A Kneeling Saint

Francesco CURRADI (Florence, 1570 - Florence, 1661)

Biography



A pupil of Giambattista Naldini, Francesco Curradi entered the Accademia del Disegno in Florence in 1590, at the age of twenty. An accomplished draughtsman, one of his earliest projects was a series of eighty-seven red chalk drawings illustrating the life of the future saint Maria Maddalena de’ Pazzi, executed in 1606 and today preserved in an album in the Carmelite convent at Careggi, for which the artist also painted a number of canvases. Together with Domenico Passignano, Matteo Rosselli and Jacopo da Empoli, Curradi was soon established as one of the leading painters in Florence in the first quarter of the 17th century, painting numerous altarpieces for churches in the city and elsewhere in Tuscany. Together with many other local artists, he participated in the decoration of Casa Buonarroti between 1616 and 1617. He received a number of important commissions from the Medici, including paintings for the Casino Mediceo di San Marco in 1622, and also worked at the Medici villa at Poggio a Caiano between 1624 and 1632, painting a series of lunettes of scenes from the life of Saint Mary Magdalene. Summoned to Rome, he painted a Saint Maria Maddalena de’ Pazzi Receiving a Veil from the Virgin for the church of San Giovanni dei Fiorentini. Among his most significant commissions was a Last Judgment for the Servite convent of Montesenario, near Florence. A deeply devout man, Curradi was made a Knight of Malta by Pope Urban VIII in 1627, and lived to the age of ninety-two.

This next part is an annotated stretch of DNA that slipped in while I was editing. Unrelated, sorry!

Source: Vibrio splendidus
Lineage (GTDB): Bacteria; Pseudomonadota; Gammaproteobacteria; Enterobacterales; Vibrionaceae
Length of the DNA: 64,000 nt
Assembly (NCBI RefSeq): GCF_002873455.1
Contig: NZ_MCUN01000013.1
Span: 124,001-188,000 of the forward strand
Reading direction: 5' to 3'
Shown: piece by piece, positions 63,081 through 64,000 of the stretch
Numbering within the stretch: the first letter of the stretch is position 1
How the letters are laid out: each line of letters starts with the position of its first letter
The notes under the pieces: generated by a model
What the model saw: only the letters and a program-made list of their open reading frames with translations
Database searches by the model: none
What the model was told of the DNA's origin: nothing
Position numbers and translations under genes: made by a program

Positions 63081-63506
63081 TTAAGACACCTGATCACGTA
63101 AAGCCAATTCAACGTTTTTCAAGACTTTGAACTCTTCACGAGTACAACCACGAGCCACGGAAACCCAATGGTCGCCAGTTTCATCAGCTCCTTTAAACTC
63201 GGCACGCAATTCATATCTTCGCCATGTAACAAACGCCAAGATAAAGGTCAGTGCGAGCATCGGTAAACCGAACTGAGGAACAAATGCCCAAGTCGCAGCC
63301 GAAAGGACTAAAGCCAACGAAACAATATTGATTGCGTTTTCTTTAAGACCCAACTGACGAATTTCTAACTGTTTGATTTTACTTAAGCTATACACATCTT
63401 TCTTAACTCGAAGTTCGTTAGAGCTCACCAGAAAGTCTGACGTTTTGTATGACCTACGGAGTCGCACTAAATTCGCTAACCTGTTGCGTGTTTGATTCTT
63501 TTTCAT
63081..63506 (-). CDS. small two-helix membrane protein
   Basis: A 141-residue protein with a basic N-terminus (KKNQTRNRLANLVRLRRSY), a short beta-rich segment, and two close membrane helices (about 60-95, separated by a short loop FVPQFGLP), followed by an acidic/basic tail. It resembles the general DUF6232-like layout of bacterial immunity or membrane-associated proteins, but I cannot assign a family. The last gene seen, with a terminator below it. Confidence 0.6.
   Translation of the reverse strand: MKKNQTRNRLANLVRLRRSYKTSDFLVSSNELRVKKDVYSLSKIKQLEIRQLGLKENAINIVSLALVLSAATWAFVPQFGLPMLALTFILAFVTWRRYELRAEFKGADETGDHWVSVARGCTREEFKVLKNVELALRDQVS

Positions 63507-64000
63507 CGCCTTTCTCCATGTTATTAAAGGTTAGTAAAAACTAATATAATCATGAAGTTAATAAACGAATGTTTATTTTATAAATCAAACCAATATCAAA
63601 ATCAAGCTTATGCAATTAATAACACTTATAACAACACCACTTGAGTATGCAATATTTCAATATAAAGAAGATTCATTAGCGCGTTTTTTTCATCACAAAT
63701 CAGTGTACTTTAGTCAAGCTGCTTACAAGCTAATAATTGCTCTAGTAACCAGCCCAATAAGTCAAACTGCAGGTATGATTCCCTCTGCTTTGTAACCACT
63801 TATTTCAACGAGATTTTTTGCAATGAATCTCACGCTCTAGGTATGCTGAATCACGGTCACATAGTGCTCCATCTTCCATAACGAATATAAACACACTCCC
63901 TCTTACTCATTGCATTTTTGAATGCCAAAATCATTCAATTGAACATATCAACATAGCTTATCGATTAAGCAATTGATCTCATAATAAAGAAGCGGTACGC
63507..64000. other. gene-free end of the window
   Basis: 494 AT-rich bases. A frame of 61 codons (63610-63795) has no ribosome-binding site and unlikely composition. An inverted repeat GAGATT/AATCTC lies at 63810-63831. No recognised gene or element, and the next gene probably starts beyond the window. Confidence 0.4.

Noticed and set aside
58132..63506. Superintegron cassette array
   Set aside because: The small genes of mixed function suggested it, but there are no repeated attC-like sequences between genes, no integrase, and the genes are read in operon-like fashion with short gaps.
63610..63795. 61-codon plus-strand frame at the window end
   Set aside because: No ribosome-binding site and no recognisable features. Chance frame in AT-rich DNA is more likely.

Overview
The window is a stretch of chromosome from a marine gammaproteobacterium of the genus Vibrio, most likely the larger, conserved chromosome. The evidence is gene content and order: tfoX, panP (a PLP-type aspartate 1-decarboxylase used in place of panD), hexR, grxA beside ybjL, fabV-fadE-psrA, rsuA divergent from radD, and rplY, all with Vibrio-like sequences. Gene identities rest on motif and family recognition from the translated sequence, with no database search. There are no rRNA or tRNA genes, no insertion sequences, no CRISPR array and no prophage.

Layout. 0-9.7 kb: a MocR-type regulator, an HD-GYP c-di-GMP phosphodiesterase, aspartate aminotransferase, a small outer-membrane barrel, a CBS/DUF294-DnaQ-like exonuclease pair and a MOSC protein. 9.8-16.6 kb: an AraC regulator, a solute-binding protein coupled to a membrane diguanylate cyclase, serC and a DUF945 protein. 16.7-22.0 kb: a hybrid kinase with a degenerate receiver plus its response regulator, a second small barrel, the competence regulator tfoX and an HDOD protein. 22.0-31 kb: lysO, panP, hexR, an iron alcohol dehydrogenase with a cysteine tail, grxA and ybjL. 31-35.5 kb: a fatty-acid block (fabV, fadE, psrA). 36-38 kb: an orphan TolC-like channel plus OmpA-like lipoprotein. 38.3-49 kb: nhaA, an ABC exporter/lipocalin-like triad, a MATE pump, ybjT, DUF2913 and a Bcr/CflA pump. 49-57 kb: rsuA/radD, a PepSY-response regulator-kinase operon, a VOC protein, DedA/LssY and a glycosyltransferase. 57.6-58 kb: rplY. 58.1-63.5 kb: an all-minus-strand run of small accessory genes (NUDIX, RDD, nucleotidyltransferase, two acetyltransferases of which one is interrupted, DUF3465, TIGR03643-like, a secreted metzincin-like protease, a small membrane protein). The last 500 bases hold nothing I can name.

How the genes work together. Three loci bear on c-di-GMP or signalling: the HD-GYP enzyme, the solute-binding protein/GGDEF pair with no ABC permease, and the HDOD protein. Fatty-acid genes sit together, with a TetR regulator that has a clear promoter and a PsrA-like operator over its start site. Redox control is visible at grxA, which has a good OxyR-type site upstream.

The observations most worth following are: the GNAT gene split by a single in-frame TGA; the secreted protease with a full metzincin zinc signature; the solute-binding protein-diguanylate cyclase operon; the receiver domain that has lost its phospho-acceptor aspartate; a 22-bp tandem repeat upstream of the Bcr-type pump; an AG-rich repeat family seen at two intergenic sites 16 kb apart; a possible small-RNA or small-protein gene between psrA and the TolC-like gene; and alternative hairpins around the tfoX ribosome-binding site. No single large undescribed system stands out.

As a draughtsman, Francesco Curradi had a preference for black chalk (and, less frequently, red chalk), often combined with extensive areas of white heightening, on blue, brown or grey paper. His drawings are also characterized by a soft handling of the chalk medium and a distinctive luminosity. A very large group of drawings by the artist, numbering over six hundred sheets, is in the collection of the Istituto Nazionale per la Grafica in Rome, while some 175 drawings are in the Uffizi, and a smaller but equally significant ensemble is in the Louvre.